Updated: Aug 15
Sunday's readings can be found: [HERE]
Our gospel passage today can be quite challenging—and controversial—when we greater appreciate its implications. Today, we hear one of the most famous parables of Jesus, second only, perhaps, to the parable of the Prodigal Son. The parable we hear is that of the Good Samaritan. There's a reason why I deliberately emphasized that word, Samaritan, which we'll get to later.
Many of us are already familiar with this story. The parable is an allegory in which the good Samaritan is Jesus. Jesus is the one who finds us wounded along our way. The road from Jerusalem, the Holy City, to Jericho (away from Jerusalem) can be seen as a representation of man's descent into sin. The oil and wine poured over the victim signify healing and sanctification received through the sacraments. The drawn out description of the Samaritan's assistance to the victim signify the length to which Christ goes in our behalf. And the Samaritan’s payment to the innkeeper is Christ’s payment for our sins by his death on the Cross. That’s the general summary of the parable. So far, so good. No controversy as of yet.
But there is more to the allegory, which can be easily overlooked due to lack of familiarity with the characters involved: the priest, the Levite, and the Samaritan. Who were these classes of people, and how were they viewed at the time of Christ?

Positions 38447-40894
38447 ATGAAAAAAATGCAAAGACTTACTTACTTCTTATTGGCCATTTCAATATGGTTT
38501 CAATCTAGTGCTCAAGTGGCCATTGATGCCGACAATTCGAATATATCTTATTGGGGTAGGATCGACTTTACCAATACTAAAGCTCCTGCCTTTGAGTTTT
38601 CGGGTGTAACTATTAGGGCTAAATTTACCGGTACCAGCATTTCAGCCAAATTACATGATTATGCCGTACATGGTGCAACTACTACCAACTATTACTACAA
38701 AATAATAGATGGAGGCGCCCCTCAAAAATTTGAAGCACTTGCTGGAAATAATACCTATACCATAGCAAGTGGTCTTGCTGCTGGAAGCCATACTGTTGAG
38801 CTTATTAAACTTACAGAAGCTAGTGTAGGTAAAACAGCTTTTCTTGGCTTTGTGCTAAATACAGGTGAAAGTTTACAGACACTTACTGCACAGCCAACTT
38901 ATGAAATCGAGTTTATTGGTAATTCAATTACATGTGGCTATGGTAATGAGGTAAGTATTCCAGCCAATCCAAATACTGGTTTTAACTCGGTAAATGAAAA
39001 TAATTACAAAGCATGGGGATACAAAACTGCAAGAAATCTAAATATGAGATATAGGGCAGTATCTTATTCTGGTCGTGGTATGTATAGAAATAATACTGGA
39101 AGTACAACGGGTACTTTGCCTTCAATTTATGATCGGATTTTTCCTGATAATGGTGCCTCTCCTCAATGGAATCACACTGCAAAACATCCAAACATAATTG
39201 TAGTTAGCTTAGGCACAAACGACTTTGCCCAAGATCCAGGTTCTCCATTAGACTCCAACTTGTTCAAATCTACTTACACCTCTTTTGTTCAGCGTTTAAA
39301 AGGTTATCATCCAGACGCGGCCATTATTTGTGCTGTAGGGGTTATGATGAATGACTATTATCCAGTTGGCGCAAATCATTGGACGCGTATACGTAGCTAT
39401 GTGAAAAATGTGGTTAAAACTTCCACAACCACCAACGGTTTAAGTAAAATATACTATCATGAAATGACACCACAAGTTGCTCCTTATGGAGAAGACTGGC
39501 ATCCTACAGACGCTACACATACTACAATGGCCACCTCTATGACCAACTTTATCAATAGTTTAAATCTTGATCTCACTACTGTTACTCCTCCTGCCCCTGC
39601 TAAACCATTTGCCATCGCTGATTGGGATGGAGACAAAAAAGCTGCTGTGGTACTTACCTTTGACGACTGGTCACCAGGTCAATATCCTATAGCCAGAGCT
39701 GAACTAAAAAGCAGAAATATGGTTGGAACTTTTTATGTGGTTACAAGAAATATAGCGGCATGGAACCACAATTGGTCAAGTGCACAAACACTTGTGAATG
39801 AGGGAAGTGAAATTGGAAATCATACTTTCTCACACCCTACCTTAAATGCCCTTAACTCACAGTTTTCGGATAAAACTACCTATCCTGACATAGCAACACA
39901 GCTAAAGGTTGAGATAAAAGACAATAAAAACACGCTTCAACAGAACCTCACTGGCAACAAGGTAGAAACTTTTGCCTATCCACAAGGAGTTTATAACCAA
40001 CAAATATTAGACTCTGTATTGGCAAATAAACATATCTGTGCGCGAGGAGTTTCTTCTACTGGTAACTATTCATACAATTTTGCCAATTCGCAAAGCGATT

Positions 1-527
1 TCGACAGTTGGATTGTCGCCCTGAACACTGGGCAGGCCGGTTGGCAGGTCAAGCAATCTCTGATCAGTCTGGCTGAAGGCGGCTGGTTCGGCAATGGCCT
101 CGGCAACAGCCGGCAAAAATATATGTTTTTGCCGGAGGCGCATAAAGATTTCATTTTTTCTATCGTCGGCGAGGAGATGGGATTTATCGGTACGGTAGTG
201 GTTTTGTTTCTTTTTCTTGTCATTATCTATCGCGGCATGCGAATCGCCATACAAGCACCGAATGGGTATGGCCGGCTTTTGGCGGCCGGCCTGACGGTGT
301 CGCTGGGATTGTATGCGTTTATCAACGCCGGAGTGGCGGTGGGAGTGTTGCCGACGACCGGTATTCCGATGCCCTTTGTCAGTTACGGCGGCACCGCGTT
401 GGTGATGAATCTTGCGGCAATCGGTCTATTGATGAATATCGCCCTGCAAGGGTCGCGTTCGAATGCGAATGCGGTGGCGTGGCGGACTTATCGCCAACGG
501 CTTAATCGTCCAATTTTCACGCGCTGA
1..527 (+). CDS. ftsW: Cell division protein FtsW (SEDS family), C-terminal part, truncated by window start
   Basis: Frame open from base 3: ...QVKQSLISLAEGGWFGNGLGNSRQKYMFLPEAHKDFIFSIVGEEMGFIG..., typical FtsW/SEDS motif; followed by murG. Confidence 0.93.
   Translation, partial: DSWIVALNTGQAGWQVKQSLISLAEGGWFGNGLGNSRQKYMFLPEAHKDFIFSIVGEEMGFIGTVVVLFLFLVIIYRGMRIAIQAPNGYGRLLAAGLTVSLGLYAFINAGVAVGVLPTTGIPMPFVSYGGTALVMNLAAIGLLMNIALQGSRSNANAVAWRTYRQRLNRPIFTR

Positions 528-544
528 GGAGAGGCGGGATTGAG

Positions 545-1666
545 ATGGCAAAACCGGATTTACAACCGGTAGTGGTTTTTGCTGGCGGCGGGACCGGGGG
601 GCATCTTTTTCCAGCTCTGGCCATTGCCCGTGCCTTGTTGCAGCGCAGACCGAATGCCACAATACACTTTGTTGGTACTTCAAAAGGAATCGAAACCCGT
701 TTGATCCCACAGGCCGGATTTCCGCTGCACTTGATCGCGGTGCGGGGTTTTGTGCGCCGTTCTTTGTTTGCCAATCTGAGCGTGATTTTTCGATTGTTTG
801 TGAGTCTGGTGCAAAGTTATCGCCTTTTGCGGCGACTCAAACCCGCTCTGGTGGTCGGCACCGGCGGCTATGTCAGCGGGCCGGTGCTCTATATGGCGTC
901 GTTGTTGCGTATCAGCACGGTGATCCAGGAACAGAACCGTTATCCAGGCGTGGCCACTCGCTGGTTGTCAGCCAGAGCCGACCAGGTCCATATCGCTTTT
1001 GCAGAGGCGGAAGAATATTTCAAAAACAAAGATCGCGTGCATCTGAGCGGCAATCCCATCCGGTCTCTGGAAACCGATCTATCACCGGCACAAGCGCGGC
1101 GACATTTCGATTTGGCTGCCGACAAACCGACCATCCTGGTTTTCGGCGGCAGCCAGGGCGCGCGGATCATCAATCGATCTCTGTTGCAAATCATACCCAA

Priests offered sacrifice to God at the Temple, which was the heart of Jewish religion, politics, and culture. And so, they represent the societal elite of the day. Imagine if today, Hollywood, the media, politicians, and the Church all celebrated a certain class of people. That would be an equivalent.
Levites performed subordinate services that also involved the Temple. They were Temple officials, judges, craftsmen, liturgists, gatekeepers, musicians, and so on. In short, they were like the bureaucrats of the day. They were like a government.
Inevitably, priests and Levites were generally well-regarded by the Jewish people and looked upon with respect.
But in our parable, neither the priest nor the Levite are celebrated as heroes. This is where controversy enters into our parable. Both the priest and the Levite are painted as dismissive of the victim, as they go out of their way to avoid the robbers' victim; they pass by on the opposite road when they encounter him.
You may have heard accounts that if each believed that the body was dead, then touching that body would result in one being made unclean. There is some truth to that. It’s mentioned in Numbers, Chapter 19, verse 11. Whatever duties they had that day, those duties would have been compromised by touching a corpse. They would have had to be purified before resuming official Temple duties, which would have been postponed for seven days or so.
But the Mishnah—which is a major written collection of Jewish oral traditions, including some traditions that date back to 200 B.C.—made an exception for the care of neglected corpses. And so, the priest and Levite could have justified either touching the corpse or ignoring it altogether.
In the end, they reveal a heartbreaking lack in human decency when they both actively avoid checking to see whether or not the victim was even alive. Whether alive or dead, neither the priest nor the Levite would allow themself to be inconvenienced by the victim. They couldn’t stomach their own plans being disrupted that day.
Along comes the Samaritan... And this is where controversy heightens. If Jesus simply aimed at encouraging people to care for those in need, he wouldn’t have mentioned a Samaritan. Far from it. But by making a Samaritan the protagonist of the tale, he introduces a great difficulty to the listening Jew.